from the results-are-inconclusive dept
A rather strange ruling has been handed down by the Sixth Circuit Appeals Court. It’s a ruling that could have an adverse effect on anonymous speech, although it does mitigate the potential damage by booting it back to the lower court for a final determination. But that still might not stop an aggrieved multi-level management company from learning the identity of one of its critics.
Signature Management Team is the plaintiff/pyramid scheme. John Doe posted a link to a copy of one of SMT’s books on his “Amthrax” blog. SMT filed a DMCA takedown notice with the blog’s hosting service, Automattic. After being served with the notice, Doe removed the link to the copyrighted instruction book.
This quick concession didn’t stop SMT from suing Doe. It alleged one count of copyright infringement. Doe asserted a fair use defense and alleged copyright misuse, i.e., the use of copyright to silence a critic. He also asserted his right to speak anonymously and argued against being unmasked.
SMT moved to compel disclosure of Doe’s identity. The district court agreed with Doe, feeling Doe had a chance to prevail with his fair use argument. It did compel Doe to reveal his identity to the court and issued a protective order preventing SMT from learning his identity.
Unfortunately, Doe did not prevail in this legal battle. The court denied summary judgment to Doe, siding with SMT on its copyright infringement claim. The only thing the court ordered, however, was destruction of the infringing PDF by Doe. Doe complied. SMT, however, persisted in its arguments for unmasking. Again, the court refused to turn over Doe’s information to the plaintiff, pointing out Doe had complied with the DMCA notice and court order immediately. SMT appealed.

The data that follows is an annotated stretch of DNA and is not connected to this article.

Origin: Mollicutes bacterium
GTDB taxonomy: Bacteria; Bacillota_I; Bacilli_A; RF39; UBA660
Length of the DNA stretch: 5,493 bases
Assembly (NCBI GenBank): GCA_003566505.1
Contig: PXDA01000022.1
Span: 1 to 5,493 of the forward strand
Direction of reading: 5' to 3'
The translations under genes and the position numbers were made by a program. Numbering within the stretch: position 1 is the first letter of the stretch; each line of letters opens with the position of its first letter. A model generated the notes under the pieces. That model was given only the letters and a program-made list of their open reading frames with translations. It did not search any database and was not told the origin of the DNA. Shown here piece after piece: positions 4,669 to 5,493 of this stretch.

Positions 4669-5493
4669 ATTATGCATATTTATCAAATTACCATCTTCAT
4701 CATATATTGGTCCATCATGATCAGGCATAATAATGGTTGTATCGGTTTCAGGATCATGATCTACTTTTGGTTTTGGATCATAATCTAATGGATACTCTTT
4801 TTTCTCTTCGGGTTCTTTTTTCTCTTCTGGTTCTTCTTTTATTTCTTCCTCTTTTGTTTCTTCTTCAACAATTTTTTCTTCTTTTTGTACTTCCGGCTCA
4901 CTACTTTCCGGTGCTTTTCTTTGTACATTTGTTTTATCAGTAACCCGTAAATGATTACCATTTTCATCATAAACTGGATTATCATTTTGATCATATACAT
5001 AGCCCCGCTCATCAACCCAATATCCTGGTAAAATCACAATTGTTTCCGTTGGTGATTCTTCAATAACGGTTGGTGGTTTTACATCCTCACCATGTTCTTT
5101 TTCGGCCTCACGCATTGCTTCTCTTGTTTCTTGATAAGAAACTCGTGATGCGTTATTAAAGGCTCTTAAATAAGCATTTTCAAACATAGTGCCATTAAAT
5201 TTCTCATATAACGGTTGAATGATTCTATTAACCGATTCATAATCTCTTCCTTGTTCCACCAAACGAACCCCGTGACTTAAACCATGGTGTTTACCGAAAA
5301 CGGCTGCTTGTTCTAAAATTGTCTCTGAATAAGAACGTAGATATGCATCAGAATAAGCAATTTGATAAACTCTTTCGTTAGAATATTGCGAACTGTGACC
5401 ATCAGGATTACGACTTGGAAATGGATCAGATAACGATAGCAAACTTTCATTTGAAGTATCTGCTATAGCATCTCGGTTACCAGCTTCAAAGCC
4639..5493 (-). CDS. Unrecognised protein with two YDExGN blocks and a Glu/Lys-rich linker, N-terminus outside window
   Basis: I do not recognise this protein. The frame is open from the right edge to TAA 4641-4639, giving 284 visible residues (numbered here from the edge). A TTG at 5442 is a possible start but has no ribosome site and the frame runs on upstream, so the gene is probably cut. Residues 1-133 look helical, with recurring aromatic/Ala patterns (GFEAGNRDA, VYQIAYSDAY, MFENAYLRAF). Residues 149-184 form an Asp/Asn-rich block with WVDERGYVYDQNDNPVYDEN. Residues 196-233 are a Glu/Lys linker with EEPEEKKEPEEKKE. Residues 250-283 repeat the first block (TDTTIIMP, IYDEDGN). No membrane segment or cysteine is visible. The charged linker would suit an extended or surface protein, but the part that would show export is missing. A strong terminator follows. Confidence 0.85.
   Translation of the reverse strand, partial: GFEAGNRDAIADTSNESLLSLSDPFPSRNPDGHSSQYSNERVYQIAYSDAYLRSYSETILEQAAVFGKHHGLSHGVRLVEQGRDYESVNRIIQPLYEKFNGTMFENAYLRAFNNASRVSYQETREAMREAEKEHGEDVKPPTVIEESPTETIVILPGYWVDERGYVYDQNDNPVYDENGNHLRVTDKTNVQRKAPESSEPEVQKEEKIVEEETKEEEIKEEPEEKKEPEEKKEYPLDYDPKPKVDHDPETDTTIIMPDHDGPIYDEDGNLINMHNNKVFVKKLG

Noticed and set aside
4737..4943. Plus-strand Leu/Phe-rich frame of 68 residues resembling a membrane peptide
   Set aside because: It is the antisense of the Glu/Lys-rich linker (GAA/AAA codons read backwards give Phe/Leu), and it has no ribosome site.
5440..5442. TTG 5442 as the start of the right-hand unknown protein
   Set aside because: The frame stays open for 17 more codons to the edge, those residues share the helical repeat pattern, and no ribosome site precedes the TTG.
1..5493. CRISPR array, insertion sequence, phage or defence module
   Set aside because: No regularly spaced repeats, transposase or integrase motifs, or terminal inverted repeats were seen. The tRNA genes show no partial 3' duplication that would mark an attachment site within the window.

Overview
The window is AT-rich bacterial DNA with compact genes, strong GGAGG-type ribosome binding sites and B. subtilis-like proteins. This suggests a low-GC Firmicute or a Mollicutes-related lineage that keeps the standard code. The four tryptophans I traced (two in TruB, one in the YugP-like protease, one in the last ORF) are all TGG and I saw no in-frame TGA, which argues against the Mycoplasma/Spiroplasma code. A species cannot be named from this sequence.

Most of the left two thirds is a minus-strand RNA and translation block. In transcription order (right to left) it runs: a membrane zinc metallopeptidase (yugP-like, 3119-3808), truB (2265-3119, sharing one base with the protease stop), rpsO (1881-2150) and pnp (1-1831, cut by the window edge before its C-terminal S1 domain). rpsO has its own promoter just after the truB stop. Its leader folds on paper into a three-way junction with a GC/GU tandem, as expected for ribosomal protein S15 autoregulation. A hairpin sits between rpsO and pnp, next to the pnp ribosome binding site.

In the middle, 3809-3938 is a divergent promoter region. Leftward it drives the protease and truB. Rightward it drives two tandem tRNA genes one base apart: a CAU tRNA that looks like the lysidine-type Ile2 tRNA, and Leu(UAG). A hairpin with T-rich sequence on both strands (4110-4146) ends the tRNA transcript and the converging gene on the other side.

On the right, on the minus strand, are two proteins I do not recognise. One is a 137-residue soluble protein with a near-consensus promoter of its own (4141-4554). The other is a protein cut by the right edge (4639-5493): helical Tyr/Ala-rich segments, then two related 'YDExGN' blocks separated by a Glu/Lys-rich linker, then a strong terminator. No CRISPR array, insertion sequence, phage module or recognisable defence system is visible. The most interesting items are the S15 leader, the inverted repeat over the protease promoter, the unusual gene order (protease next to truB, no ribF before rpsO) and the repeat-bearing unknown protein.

The Appeals Court weighs a lot of factors, but notes this is a question normally addressed before discovery, not after a judgment has already been rendered (mostly) in favor of the party seeking to unmask an anonymous defendant. From the ruling [PDF]:
With the explosion of anonymous Internet speech, courts have begun to develop balancing tests weighing the First Amendment right to anonymous speech against a plaintiff’s interest in unmasking an anonymous defendant. See id. at 1175–76 (compiling balancing tests). All of these cases, however, have dealt with anonymity rights during the discovery process. No case has considered the issue presented here—whether and under what circumstances a court can properly protect a party’s anonymity after judgment. This is an important distinction. The prejudgment cases often deal with a plaintiff’s need to unmask a defendant in order to effect service of process.
In contrast, the entry of judgment against a Doe defendant largely eliminates these concerns because the plaintiff will have established liability. On the other hand, where the anonymous defendant is determined to have fully complied with the relief granted, there is no practical need to unmask the defendant.
Setting itself up with opposed theories, the court spends the next several questions thinking out loud. Public litigation carries a presumption of open judicial records, which includes identifying information pertaining to both sides of lawsuit. In this case, however, not only is one side still anonymous, but even the plaintiff is unaware of the true identity of the person it’s suing. This stands in contrast to sealed cases where both parties are known to each other, but withheld from the general public. The fact that Doe lost a copyright infringement case weighs heavily against his continued anonymity.